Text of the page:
Within the currently accepted ΛCDM cosmology, dark matter halos merge from small clumps to ever larger objects. This merging history can also be traced in cosmological simulations and stored in the form of merger trees (see illustration below). In order to store such merger trees in our database, we closely follow the guidelines that had been provided by the Millennium Run Database. Thus, experienced Millennium DB users will have no difficulties to adapt to our format. Merger trees are built for each halo or FOF group which exists at redshift 0 and exceeds a certain mass limit (given in the documentation for the corresponding database table, see e.g. for MDR1 FOFMtree-Table). From this root-halo (at the top in the illustration below), the branches go to each of its progenitors, reaching backwards in time, with the most massive progenitor being visited first (Main branch). Once the tree is built, we walk its nodes according to a depth-first search and attach to each node its rank. This rank is added to the identifier of the tree root (treerootid) to construct a unique id for each halo/FOF group, thus allowing quick access to the complete tree for each halo. The identifiers used in the database to simplify and accelerate such SQL queries are explained below.
Merger tree: the top node (root) of the tree represents a halo or FOF group at redshift 0. From there branches reach backwards in time to its progenitors, i.e. the timeline goes here from bottom to top. The numbers at each node indicate the depth-first order, with the most massive progenitors being on the leftmost side of each sub-tree. These form the main branch (e.g. thick green line for tree root (0)) of the corresponding node. The identifiers (ids) drawn here for one example node (2) are stored in the database table and explained below.
This is the id of the top node in the merger tree, i.e. the final descendant at redshift 0 (treeSnapnum = 39 for MDR1). The id is calculated based on the number of the halo/FOF group in the corresponding halo catalogue (starting line numbers with 0):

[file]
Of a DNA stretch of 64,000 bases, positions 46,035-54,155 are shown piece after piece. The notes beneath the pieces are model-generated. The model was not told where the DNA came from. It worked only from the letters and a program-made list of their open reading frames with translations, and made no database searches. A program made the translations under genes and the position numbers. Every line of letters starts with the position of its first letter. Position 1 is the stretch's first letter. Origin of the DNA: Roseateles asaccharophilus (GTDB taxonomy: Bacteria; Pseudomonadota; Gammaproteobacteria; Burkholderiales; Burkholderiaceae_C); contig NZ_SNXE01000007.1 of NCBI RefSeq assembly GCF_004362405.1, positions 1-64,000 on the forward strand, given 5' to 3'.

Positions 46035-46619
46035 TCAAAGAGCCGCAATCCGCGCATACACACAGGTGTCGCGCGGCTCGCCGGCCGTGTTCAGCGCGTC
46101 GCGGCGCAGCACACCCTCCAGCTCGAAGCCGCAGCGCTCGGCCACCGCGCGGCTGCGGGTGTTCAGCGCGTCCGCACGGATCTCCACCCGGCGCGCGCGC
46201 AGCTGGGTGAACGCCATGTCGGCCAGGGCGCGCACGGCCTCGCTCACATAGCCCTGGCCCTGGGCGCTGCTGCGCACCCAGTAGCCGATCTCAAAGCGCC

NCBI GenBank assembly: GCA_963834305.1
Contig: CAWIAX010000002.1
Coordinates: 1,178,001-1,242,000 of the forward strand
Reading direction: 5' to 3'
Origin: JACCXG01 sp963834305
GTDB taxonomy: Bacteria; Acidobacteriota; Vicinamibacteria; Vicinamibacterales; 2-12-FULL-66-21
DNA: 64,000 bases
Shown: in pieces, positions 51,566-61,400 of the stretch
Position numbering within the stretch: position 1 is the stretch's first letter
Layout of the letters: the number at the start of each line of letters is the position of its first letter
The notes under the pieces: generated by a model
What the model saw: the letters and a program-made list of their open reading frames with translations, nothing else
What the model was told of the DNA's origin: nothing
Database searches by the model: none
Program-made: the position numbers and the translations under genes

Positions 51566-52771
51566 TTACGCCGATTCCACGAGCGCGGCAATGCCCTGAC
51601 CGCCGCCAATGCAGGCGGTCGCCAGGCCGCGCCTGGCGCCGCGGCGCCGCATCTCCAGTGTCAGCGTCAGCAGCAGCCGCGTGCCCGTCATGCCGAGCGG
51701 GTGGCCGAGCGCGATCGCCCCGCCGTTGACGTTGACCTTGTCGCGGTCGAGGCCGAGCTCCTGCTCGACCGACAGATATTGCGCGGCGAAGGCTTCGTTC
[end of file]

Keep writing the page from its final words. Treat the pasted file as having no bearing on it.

treerootid = (rank in file + 1) * 10^8
The power of ten here may vary for each FOFMtree table, since it must be big enough to include all halos for a given tree.
foftreeid, lastprogid and descendantId
foftreeids are the unique object identifiers in the FOF merger tree database table. For BDM halos, we will use bdmTreeId as the corresponding identifier (once the BDM merger trees are available). For this documentation, we will now use
foftreeid for all further explanations. In order to encode the tree membership, we just add the halo’s/group’s rank in the merger tree to the corresponding treerootid:
foftreeid = treerootid + (rank in merger tree)
For enabling quick and simple queries of halos/FOF groups and their merging history, we store in the database table for each object its
foftreeid and additionally its
treerootid as well as the id of the direct descendant (forward in time, descendantId) and also the id of the last progenitor in the merger tree (
lastprogid). Since the depth-first-order rank is encoded in the foftreeid, all progenitors of a halo/FOF group can be found based on the
lastprogid: the progenitors of a given halo/group have foftreeids between the id of the halo/group and its
SELECT * FROM <tablename> WHERE foftreeid BETWEEN <node_foftreeid> AND <node_lastprogid>
<node_foftreeid> is the foftreeid of the given dark matter halo or FOF group and
<node_lastprogid> is the id of its last progenitor (
The main branch of a halo or FOF groups goes along the most massive progenitors and allows users to trace e.g. the mass accretion history or follow other properties of a halo/FOF group with time. The important id for retrieving the main branch is the mainLeafId, which stores the id of the last progenitor on the main branch. The foftreeids are arranged such that the main branch always goes along the leftmost progenitors. Thus one can easily extract the main branch of a halo/FOF group with a given foftreeid as:
SELECT * FROM <tablename> WHERE foftreeid BETWEEN <node_foftreeid> AND <node_mainLeafId>
<node_mainLeafId> are the ids of the interesting node and the id of its last leaf on the main branch. This query can also be rewritten by joining the table with itself:
SELECT prog.* FROM <tablename> prog, <tablename> descend WHERE descend.foftreeid = <node_foftreeid> AND prog.foftreeid BETWEEN descend.foftreeid AND descend.mainLeafId ORDER BY prog.foftreeid ASC
The server will reorder this query so that first the required
foftreeid are selected and then this result is joined with the full table to retrieve the main branch progenitors. Thus, it is equivalent to this query:
SELECT prog.* FROM <tablename> AS prog, ( SELECT foftreeid, mainLeafId FROM <tablename> WHERE foftreeid = <node_foftreeid> ) AS descend WHERE prog.foftreeid BETWEEN descend.foftreeid AND descend.mainLeafId ORDER BY prog.foftreeid ASC